const uint8_t numPixelsPerFace = numRows * numCols; // not needed, just added to reduce computations
const uint16_t numPixels = numFaces * numPixelsPerFace;
uint8_t face = 0;
uint8_t row = 0;
uint8_t col = 0;

/*  The following line creates an instance of an Adafruit_NeoPixel object named thimbleCube.
*  It provides the code to light individual LED's on the cube. We tell it the number of
*  LED's (pixels), the pin on the Arduino to use (6), and some set up info).
*/

/*  Now set up the LED patterns for the letters in HELLO. This is an array of LED positions on
*  a cube face.
*  Since we're using c, the first LED is at position 0.
*  So a face looks like this:
*     0,  1,  2,  3
*     4,  5,  6,  7
*     8,  9, 10, 11
*    12, 13, 14, 15
*  We can set the color of any LED on the cube by passing its sequential number in a call to thimbleCube.
*  For the whole cube, it's LED's 0-95. To set the 9th LED on the 3rd face we have to add an
*  offset - the number of LED's on the first two faces (32). So the 9th LED on the 3rd face is LED
*  number 41.
*/
uint8_t numPixelsInH(9);
uint8_t letterH[] = {0,2,4,6,8,9,10,12,14};
uint8_t numPixelsInE(9);
uint8_t letterE[] = {0,1,2,4,8,9,12,13,14};
uint8_t numPixelsInLL(10);
uint8_t letterLL[] = {0,2,4,6,8,10,12,13,14,15};
uint8_t numPixelsInO(8);
uint8_t letterO[] = {1,2,4,7,8,11,13,14};

// and finally lets set a color for the letters
uint32_t blueColor = thimbleCube.Color(0, 0, maxIntensity);
uint32_t blackColor = thimbleCube.Color(0, 0, 0);

void setup() {
thimbleCube.begin();      // this line initializes the object thimbleCube setting all LED's off (black).
thimbleCube.show();       // this lights the LED's - at this time it lights them black - same as off
}

void loop()
{
uint8_t face = 1;    // just write "HELLO" around sides of cube starting on face #2- remember #1 is 0
uint8_t pixelOffset = face * numPixelsPerFace;
// first the "H"
for (uint8_t pixel = 0; pixel < numPixelsInH; ++pixel)
{
thimbleCube.setPixelColor(letterH[pixel] + pixelOffset, blueColor);
}
thimbleCube.show();
delay(wait);

// now for "E" on next face
++face;                                // unitary command to increment variable by 1
pixelOffset = face * numPixelsPerFace; // update offset for next face
for (uint8_t pixel = 0; pixel < numPixelsInE; ++pixel)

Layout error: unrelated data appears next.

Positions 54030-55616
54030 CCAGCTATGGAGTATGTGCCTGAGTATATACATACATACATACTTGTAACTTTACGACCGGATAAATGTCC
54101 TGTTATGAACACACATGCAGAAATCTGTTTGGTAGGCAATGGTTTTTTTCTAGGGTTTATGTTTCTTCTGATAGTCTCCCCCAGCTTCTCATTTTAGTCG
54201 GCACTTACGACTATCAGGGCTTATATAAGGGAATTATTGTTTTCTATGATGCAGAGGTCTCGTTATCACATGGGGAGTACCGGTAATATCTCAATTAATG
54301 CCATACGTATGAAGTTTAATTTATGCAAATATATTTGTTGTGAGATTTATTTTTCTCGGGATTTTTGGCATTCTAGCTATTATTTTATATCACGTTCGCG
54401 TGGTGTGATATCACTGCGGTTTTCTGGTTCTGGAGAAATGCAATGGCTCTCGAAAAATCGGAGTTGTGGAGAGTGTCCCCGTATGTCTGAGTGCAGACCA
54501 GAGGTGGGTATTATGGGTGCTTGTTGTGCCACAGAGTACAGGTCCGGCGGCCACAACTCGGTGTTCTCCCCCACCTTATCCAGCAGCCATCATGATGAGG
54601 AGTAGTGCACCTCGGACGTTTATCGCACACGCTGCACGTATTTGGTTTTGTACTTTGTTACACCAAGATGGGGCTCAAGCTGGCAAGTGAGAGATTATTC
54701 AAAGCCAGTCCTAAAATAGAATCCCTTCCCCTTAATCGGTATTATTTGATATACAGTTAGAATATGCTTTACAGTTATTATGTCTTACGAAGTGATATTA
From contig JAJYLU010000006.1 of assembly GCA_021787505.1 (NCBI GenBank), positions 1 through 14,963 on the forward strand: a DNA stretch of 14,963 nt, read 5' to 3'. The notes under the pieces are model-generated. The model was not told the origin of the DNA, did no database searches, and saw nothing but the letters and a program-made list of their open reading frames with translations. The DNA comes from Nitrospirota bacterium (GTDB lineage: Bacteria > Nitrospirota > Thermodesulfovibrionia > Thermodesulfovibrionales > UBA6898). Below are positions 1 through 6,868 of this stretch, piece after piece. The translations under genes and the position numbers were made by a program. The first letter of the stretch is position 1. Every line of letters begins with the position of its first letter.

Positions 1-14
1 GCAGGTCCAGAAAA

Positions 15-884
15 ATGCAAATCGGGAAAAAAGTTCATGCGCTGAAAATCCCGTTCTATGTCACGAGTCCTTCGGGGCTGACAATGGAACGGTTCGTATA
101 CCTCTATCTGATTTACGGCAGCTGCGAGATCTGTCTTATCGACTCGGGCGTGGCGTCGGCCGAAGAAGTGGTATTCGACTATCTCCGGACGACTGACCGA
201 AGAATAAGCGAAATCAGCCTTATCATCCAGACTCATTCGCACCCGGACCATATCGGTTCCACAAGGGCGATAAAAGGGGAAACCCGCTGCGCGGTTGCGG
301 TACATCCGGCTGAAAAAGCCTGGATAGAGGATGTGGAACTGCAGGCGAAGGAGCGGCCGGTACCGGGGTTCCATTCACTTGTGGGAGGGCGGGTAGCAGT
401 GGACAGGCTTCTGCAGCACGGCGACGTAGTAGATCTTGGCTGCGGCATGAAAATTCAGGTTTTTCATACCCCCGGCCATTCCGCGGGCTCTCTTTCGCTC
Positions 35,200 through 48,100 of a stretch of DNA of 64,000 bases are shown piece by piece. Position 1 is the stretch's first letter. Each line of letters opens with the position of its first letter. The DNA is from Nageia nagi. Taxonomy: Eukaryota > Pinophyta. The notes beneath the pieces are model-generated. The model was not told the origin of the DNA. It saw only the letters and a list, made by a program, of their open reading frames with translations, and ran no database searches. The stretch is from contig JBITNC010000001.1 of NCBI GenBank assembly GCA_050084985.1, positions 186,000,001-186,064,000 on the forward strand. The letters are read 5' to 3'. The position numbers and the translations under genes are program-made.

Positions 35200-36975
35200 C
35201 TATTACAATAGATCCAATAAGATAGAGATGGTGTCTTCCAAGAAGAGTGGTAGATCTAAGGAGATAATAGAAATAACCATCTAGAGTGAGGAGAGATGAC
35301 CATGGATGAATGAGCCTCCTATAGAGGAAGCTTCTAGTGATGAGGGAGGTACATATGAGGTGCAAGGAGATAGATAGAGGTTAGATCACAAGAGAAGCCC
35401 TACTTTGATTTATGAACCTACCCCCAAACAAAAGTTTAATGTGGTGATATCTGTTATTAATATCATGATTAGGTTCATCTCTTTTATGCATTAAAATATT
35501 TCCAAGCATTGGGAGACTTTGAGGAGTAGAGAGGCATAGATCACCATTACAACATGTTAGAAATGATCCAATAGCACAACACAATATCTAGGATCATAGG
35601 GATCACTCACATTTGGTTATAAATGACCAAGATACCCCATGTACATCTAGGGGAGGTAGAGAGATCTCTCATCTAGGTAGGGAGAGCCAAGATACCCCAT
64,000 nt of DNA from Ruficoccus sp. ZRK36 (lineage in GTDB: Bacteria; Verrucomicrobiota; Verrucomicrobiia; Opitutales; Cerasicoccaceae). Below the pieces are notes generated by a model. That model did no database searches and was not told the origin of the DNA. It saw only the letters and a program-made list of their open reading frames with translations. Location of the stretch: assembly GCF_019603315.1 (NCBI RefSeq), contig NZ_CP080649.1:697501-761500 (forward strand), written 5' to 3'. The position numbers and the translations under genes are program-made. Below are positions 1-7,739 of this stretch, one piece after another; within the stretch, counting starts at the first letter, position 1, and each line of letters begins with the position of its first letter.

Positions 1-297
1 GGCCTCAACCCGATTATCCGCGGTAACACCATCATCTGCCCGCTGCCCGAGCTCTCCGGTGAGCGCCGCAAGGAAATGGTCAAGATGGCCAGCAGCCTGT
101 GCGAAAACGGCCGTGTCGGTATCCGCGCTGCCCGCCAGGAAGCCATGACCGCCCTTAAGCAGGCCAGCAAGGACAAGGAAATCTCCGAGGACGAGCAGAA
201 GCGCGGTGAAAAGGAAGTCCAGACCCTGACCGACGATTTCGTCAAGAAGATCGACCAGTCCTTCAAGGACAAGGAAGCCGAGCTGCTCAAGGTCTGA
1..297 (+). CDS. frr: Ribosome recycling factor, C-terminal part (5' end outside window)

{
thimbleCube.setPixelColor(letterE[pixel] + pixelOffset, blueColor);
}
thimbleCube.show();
delay(wait);

// now for "LL" on next face
++face;
pixelOffset = face * numPixelsPerFace;
for (uint8_t pixel = 0; pixel < numPixelsInLL; ++pixel)
{
thimbleCube.setPixelColor(letterLL[pixel] + pixelOffset, blueColor);
}
thimbleCube.show();
delay(wait);

// and finally "O"
++face;
pixelOffset = face * numPixelsPerFace;
for (uint8_t pixel = 0; pixel < numPixelsInO; ++pixel)
{
thimbleCube.setPixelColor(letterO[pixel] + pixelOffset, blueColor);
}
thimbleCube.show();
delay(wait);

paintCube(blackColor);  // turns all LED's off
delay(wait);
}

// this is a function to paint the cube all one color - black to turn off all LED's
void paintCube(uint32_t color)
{
for (uint8_t pixel = 0; pixel < numPixels; ++pixel)
{
thimbleCube.setPixelColor(pixel, color);
}
thimbleCube.show();
}``````

#6

Tom,

Just replace this line in function fill to use the color you pass in instead of a really light white.

``````//    pixels.setPixelColor(letter[i]+offset,pixels.Color(1,1,1));
pixels.setPixelColor(letter[i]+offset,color);``````

#7

Hi Tom,
As well as changing the pixels.Color(1,1,1) with your variable color (as @Grandpa has suggested), you should also match the type of the variable you are receiving in the method with what is being passed to it.
In this case the method is defining void fill(int letter[],int offset,int color). So the variable color is an integer value, but green, red and blue are defined at the top as uint32_t variables. This means your method should say void fill(int letter[],int offset,uint32-t color)

@Grandpa suggestion to get some beginners books is also a great one. You might also try some of the Arduino Tutorials at https://www.arduino.cc/en/Tutorial/HomePage they do require a few other electrical bits and pieces, but as you grow your collection you will also grow your understanding.

Happy coding
Coyote

#8

This is a great place to start! Thanks a ton guys!